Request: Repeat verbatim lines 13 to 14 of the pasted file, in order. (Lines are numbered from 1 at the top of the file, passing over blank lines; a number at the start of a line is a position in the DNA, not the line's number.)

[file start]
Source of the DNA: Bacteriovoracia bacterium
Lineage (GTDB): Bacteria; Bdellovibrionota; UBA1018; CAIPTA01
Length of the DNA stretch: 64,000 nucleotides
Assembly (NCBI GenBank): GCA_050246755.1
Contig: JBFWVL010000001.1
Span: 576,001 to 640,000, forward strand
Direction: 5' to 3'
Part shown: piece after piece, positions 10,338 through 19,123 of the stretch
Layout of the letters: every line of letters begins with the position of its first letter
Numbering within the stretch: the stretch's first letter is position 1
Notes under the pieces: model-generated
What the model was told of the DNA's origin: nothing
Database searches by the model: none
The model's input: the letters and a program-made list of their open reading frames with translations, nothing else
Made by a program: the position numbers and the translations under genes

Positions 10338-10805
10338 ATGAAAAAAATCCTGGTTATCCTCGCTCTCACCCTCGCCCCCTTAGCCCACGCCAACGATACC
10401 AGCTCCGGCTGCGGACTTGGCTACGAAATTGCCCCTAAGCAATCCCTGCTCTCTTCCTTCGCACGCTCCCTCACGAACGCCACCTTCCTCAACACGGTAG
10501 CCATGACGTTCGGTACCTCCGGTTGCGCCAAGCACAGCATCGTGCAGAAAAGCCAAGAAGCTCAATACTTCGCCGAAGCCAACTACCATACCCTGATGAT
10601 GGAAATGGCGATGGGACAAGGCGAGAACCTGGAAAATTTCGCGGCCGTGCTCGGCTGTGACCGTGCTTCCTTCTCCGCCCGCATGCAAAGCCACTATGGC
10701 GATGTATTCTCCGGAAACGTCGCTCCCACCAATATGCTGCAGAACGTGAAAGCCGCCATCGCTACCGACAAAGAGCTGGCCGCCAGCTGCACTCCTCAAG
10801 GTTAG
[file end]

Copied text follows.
Database searches by the model: none
The model's input: the letters and a program-made list of their open reading frames with translations, nothing else